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Cover image for Do I get wet feet? Draw a flood map using Azure Maps Elevation API
Clemens Schotte
Clemens Schotte

Posted on • Originally published at

Do I get wet feet? Draw a flood map using Azure Maps Elevation API


When you are living in the Netherlands you are used to that, nearly 26% of its land falling below sea level, and about 50% is just only exceeding 1 m (3.3 ft) above. The Dutch people have lived many centuries battling the water, not only from the sea but also from her rivers. To protect the land the Dutch have built many sophisticated protecting- and management systems to handle the water, like the Delta Works. Building only a dike or dam is not enough. Today we have won, but we know that we cannot rust, climate change (heavy rain showers) and sea levels are rising globally. Do we (or you) get wet feet in the future?

To start, we need to know which areas of land are almost below sea level so that we can plan and take additional actions. To make this visible we can use Azure Maps and use the Azure Maps Elevation Service to make a basic flood map. The Azure Maps Elevation Service provides pole-to-pole coverage with <4M absolute and <2m relative accuracy. The elevation data represents a digital terrain model (DTM), man-made entities (e.g., buildings) are artificially flattened, and elevation is measured to the ground surface.

What do we need?

To get started you need a free Azure subscription and an Azure Maps account. This provides us access to the Elevation API that we need to build the flood map. The Elevation API gives elevation back in meters for coordinates, with WGS84 longitude and latitude, on a map. We can use a Bounding Box, Points, and a Polyline as input. In the below picture you see an aerial photo of the harbor and city of Rotterdam. The flood map shows in blue all the land that is below sea level and is vulnerable, and in green land that is high enough.


Azure Maps

We only need a single HTML file, that references the Azure Maps Maps Control, Map Drawing Tools libraries, and some basic HTML and JavaScript.

<!-- Add references to the Azure Maps Map control JavaScript and CSS files. -->
<link rel="stylesheet" href=""/>
<script src=""></script>

<!-- Add references to the Azure Maps Map Drawing Tools JavaScript and CSS files. -->
<link rel="stylesheet" href="" />
<script src=""></script>
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We need to initialize the map control and add additional layers to it to draw on, like the controls and the floodmap itself. First we initialize the map control:

// Initialize a map instance.
map = new atlas.Map('myMap', {
    center: [4.2432838, 51.9022471], // City of Rotterdam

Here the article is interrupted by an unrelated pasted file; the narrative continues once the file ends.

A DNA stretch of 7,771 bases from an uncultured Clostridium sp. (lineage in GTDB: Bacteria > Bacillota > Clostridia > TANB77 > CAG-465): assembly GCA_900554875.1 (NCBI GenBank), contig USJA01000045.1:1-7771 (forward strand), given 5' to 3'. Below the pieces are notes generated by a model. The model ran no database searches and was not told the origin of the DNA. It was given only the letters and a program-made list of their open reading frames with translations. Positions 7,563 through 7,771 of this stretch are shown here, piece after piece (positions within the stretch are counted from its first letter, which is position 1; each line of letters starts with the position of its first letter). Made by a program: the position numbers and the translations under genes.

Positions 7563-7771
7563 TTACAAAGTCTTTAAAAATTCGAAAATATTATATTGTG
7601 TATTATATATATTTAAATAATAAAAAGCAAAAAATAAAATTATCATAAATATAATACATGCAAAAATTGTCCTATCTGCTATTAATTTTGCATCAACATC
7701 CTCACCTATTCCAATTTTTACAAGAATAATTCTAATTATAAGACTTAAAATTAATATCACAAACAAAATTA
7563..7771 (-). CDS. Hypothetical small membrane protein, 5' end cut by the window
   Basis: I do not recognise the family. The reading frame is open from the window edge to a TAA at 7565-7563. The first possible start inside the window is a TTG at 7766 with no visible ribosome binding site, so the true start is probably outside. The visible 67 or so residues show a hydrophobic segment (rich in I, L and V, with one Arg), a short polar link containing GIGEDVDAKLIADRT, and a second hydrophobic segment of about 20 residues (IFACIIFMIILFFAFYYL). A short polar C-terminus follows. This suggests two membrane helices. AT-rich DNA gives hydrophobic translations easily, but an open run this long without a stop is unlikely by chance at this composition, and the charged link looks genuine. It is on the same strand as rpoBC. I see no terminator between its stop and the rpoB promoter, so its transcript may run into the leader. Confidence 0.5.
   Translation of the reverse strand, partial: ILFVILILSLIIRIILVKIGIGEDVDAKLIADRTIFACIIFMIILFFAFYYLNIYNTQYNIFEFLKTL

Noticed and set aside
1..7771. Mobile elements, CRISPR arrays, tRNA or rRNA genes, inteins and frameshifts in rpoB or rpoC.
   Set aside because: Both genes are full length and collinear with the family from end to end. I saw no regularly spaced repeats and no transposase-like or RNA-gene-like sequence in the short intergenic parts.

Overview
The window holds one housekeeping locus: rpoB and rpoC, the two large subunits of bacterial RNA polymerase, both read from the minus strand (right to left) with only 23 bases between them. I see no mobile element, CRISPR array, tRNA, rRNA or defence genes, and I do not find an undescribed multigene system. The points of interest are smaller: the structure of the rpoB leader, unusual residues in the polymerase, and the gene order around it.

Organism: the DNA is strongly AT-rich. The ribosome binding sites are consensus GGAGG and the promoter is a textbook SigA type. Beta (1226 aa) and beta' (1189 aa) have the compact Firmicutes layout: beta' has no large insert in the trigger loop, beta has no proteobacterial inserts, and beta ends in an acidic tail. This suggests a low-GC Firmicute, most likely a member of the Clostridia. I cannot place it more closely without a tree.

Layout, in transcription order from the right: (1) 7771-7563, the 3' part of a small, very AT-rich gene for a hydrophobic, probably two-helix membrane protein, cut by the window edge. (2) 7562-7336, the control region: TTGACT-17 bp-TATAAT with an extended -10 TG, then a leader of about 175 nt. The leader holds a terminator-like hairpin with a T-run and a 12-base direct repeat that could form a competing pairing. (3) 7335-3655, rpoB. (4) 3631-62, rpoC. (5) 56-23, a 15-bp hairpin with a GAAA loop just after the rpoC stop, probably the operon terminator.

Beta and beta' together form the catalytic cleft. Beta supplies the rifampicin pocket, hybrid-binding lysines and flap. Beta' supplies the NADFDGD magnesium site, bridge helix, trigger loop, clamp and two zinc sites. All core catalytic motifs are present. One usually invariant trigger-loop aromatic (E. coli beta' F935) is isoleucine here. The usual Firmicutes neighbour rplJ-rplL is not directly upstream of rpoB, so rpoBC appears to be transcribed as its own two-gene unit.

zoom: 12,
    style: 'satellite',
    view: 'Auto',

    // Add authentication details for connecting to Azure Maps.
    authOptions: {
        authType: 'subscriptionKey',
        subscriptionKey: '<your key>'
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Draw a flood map

Now that we have the basics we need only add a BubbleLayer layer to the map, which we need to draw the floodmap with.

// Create a layer for rendering the elevation points.
layer = new atlas.layer.BubbleLayer(datasource, null, {
    color: [
        ['get', 'elevation'],
        400, '#006837',
        450, '#1a9850',
        500, '#66bd63',
        550, '#a6d96a',
        600, '#d9ef8b',
        650, '#ffffbf',
        700, '#fee08b',
        750, '#fdae61',
        800, '#f46d43',
        850, '#d73027',
        900, '#a50026'

    // Don't outline the bubbles.
    // This will make them blend together to create a heat map like visual.
    strokeWidth: 0
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The DrawingManager we not only use to draw the Bounding Box, but it gives us also the coordinates back we need for the Elevation API.

The Get Data for Bounding Box API provides elevation data at equally spaced locations within a bounding box. A bounding box is defined by the coordinates for two corners (southwest, northeast) and then subsequently divided into rows and columns.

Elevations are returned for the vertices of the grid created by the rows and columns. Up to 2,000 elevations can be returned in a single request. The returned elevation values are ordered, starting at the southwest corner, and then proceeding west to east along the row. At the end of the row, it moves north to the next row, and repeats the process until it reaches the far northeast corner.

var elevationBoundsUrl = 'https://{azMapsDomain}/elevation/lattice/json?api-version=1.0&bounds={bounds}&rows={rows}&columns={columns}';

var url = elevationBoundsUrl.replace('{bounds}', bounds).replace('{rows}', numRows).replace('{columns}', numColumns);

url = url.replace('{azMapsDomain}', atlas.getDomain());

processRequest(url).then(response => {
if (response.error) {

var points = [];

// Loop through the elevations, create point features with an elevation property. => {
    points.push(new[c.coordinate.longitude, c.coordinate.latitude]), {
        elevation: c.elevationInMeter

    // ...
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Now we only need to overwrite the points to the data source, and we have a flood / elevation map.

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Example code

This Code Sample shows how to get elevations in a grid pattern with a bounding box. Try it out!

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